“If we can prove that we are 100 percent successful with that program, there is no reason why we can’t partner with legislators and self-regulate our water use as well,” he says.
A positive resolution
Greg Holder, the Class A superintendent at Webhannet Golf Course in Kennebunk, Maine, can point to a positive resolution of a water issue along the southern tip of the state affecting three coastal golf facilities in which the water-use survey played a key role.
In September 2008, just a few months after data from the survey were released, Webhannet, along with Cape Arundel Golf Club in Kennebunkport and Cape Neddick Country Club in nearby Ogunquit, faced prohibitive water-cost increases as their local water district, responding to a Public Utilities Commission cost-of-service study, presented a new rate schedule based on conservation instead of its usual declining scale-rate schedule.
Holder estimates that the cost of water at Webhannet, which only irrigates tees, greens and approaches, would have increased 400 percent, from $7,000 a year to about $28,000.
Furthermore, when Holder got his hands on the survey results, the section about the comparison of water costs across the U.S. specifically jumped out at him.
“It was incredible,” he says. “When you compare water costs in the country, our proposed rates would rival those in the Southwest or Southeast where they actually have water issues, while here in the Northeast we have very few. But it’s a global influence, I guess. The speculation that’s involved because of what people see in the news is just unbelievable.”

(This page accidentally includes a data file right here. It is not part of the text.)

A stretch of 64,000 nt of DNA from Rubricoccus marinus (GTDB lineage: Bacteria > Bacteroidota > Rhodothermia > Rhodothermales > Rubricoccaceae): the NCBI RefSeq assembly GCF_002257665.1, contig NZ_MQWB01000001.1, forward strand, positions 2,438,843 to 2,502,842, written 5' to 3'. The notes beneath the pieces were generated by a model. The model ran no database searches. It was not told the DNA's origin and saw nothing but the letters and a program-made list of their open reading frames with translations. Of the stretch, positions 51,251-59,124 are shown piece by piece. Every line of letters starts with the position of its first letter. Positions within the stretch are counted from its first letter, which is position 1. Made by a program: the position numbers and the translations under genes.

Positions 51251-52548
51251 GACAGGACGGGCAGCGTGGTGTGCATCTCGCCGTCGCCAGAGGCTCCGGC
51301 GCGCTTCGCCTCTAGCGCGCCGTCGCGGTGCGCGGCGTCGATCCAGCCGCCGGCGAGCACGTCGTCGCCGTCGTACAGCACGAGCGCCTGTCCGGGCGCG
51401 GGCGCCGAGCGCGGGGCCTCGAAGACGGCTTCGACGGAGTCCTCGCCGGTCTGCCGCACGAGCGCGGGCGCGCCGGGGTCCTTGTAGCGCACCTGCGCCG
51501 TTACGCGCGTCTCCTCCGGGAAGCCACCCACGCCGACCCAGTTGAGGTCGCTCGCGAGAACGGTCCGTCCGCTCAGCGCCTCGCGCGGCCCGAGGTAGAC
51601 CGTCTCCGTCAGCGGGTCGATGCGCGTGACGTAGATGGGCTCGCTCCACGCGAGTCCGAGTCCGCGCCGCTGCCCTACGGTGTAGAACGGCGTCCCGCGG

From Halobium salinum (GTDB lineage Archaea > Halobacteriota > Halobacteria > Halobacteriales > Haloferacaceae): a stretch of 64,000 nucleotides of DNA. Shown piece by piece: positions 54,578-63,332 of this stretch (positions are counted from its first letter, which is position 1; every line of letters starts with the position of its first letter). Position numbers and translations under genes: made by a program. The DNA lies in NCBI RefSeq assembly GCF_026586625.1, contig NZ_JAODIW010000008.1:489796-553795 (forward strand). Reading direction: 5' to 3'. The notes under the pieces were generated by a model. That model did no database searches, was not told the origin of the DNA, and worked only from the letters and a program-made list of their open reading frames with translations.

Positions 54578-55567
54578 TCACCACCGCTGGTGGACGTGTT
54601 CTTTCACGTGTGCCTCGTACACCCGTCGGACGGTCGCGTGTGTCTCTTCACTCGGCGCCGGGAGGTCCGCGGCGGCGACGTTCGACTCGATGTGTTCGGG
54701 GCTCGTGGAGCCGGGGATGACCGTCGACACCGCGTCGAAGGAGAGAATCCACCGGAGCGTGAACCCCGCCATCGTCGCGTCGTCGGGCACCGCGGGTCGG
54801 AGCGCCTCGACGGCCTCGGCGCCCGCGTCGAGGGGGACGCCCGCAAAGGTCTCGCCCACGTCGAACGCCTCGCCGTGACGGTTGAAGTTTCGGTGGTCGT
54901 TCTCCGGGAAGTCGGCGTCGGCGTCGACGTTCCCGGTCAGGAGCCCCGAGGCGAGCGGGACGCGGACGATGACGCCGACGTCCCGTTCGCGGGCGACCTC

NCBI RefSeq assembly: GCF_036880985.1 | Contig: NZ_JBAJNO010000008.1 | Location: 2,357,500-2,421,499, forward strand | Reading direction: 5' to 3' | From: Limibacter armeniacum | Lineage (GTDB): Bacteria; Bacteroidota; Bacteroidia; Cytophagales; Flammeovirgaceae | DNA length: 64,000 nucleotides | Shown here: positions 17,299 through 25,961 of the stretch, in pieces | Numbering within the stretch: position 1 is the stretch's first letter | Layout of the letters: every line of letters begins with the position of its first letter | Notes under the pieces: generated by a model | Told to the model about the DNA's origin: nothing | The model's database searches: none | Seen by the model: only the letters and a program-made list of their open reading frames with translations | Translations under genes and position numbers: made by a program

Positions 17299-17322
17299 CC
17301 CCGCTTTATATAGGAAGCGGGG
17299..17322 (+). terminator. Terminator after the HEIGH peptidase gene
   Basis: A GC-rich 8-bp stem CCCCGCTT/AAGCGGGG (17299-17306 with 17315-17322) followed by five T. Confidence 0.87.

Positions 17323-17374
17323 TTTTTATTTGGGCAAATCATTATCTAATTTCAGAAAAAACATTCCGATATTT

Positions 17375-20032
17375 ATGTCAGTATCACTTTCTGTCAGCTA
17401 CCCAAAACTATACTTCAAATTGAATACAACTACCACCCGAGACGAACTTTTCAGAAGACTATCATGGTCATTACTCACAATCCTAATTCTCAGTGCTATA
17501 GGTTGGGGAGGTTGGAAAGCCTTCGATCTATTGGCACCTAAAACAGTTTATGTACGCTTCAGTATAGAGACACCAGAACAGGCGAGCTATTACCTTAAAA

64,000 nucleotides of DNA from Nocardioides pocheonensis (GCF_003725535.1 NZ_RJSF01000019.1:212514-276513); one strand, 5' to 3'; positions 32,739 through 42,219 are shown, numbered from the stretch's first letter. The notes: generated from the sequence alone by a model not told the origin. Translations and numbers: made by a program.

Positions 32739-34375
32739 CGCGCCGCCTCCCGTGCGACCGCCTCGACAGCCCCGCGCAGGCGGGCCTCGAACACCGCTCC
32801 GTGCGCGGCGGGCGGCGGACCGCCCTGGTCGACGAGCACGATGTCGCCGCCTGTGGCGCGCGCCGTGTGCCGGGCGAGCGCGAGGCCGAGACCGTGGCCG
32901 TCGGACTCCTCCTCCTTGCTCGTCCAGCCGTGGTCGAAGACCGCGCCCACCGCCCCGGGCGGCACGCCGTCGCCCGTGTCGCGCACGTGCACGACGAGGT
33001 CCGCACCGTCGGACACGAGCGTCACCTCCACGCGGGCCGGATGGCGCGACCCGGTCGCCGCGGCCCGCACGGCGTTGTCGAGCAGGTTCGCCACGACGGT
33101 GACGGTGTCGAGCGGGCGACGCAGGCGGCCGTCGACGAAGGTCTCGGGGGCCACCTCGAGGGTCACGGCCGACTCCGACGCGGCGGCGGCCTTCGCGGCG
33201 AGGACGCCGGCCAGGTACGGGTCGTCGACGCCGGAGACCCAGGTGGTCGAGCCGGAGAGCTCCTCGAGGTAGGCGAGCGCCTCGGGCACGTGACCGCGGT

More urgent than expected
Holder says the impending increase became even more urgent than expected, as he was soon to be talking with Webhannet officials about a new irrigation system that would expand the current coverage.
At the suggestion of his local Toro distributor, whose company is a major underwriter of the Golf Course Environmental Profile project, Holder contacted GCSAA staff for the water-use data.
“It was loaded with some really good information, and I felt like it would provide us with some good facts for the PUC and the water district to better understand what our issues are,” says the 14-year GCSAA member.
Holder gave the data to his course officials, who along with officials from the other two facilities, were presenting their case before the governmental entities. In the end, the golf courses, fortified by facts — and, as it turns out, more than a few threats of litigation — basically won out.
“The water district ended up being quite helpful. It admitted that it needed to revise the new rate schedule, which is what they wound up doing,” says Holder, who adds that Webhannet’s increase this year will be about $3,000.
In late April, Holder said he was now using the survey information to bolster his case for a new irrigation system. He currently waters less than 10 percent of Webhannet’s total acreage and would like to expand that to include some of the 18-hole layout’s fairways.
“The whole survey does a good job of defining why good, efficient irrigation is so important to a golf course,” he says.